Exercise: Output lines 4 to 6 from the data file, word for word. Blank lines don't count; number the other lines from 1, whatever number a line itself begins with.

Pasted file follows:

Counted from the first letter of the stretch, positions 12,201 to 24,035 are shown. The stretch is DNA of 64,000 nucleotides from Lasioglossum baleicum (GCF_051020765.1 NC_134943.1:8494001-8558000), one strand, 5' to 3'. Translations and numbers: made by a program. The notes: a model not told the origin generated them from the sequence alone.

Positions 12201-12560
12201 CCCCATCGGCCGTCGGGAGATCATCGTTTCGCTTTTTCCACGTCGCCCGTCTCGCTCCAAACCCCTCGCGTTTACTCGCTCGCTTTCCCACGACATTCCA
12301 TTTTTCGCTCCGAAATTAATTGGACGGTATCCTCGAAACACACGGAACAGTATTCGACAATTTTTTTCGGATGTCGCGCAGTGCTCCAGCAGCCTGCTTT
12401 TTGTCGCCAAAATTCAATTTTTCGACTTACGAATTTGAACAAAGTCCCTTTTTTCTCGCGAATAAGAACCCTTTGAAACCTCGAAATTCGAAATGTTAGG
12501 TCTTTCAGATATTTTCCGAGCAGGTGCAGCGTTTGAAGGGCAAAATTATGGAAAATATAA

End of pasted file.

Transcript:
12301 TTTTTCGCTCCGAAATTAATTGGACGGTATCCTCGAAACACACGGAACAGTATTCGACAATTTTTTTCGGATGTCGCGCAGTGCTCCAGCAGCCTGCTTT
12401 TTGTCGCCAAAATTCAATTTTTCGACTTACGAATTTGAACAAAGTCCCTTTTTTCTCGCGAATAAGAACCCTTTGAAACCTCGAAATTCGAAATGTTAGG
12501 TCTTTCAGATATTTTCCGAGCAGGTGCAGCGTTTGAAGGGCAAAATTATGGAAAATATAA